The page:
Nez Perce National Historical Park
Nearly 180 people are buried there that include Nez Perce, some of the Indian agents, and some of the missionaries, including Henry Spalding and his first wife, Eliza. Josiah Red Wolf, a young boy during the 1877 Nez Perce War and one of its last survivors, and prominent Nez Perce families are buried here. Among the markers is the Granite monolith with the remains of Henry Spalding and his first wife Eliza, Indian Agent John Montieth and missionary Mary Crawford.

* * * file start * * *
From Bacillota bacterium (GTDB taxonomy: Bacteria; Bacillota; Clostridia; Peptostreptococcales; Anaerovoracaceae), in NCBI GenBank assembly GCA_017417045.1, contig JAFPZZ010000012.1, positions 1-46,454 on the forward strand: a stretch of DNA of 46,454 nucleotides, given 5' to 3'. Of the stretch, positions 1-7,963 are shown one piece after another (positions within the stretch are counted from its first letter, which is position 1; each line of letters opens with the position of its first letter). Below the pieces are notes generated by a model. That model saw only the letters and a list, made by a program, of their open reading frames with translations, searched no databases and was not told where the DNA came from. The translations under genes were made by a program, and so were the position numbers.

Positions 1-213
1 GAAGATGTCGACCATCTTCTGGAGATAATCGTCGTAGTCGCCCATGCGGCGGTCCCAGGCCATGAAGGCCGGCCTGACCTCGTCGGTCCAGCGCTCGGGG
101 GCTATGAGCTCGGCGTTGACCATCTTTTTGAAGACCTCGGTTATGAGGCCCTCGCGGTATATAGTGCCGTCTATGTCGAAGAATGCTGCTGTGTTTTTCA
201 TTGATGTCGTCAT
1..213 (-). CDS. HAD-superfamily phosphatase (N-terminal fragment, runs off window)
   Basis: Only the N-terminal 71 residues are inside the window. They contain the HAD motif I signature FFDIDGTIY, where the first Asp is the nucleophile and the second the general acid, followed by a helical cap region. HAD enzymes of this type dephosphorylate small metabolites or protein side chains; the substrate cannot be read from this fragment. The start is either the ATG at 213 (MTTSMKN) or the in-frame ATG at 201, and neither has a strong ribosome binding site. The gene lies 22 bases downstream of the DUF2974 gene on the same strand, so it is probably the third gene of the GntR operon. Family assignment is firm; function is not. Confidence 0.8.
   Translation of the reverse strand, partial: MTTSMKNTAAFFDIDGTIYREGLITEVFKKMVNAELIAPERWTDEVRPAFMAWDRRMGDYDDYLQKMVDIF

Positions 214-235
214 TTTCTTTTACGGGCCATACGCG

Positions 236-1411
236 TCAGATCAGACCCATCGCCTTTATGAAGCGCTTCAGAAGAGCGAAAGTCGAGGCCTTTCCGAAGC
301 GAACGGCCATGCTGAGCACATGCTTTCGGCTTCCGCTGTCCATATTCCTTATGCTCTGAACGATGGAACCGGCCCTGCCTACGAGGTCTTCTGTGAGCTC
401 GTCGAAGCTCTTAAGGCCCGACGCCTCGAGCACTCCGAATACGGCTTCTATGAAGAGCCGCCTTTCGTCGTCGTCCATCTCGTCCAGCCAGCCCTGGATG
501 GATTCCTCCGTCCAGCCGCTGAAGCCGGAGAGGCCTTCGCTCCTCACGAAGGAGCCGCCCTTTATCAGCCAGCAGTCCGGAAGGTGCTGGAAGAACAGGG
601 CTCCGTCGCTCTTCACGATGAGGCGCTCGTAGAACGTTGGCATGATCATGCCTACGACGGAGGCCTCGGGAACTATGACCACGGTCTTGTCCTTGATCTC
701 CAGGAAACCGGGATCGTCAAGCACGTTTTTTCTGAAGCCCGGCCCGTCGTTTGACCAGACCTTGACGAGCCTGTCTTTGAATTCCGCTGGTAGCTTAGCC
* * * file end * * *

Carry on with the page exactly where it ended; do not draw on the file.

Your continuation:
If you eat lunch in the picnic area, there are specific rules that govern behavior around the cemetery. Burial sites are sacred to the Nez Perce therefore all visitors are expected to respect the cemetery as sacred ground. Please do not:
Did You Know?
Horses came into Nez Perce country about the 1730s and the Nez Perce became well known for their large herds of fine horses. The Nez Perce practiced selective breeding to obtain the traits of intelligence, endurance, and speed.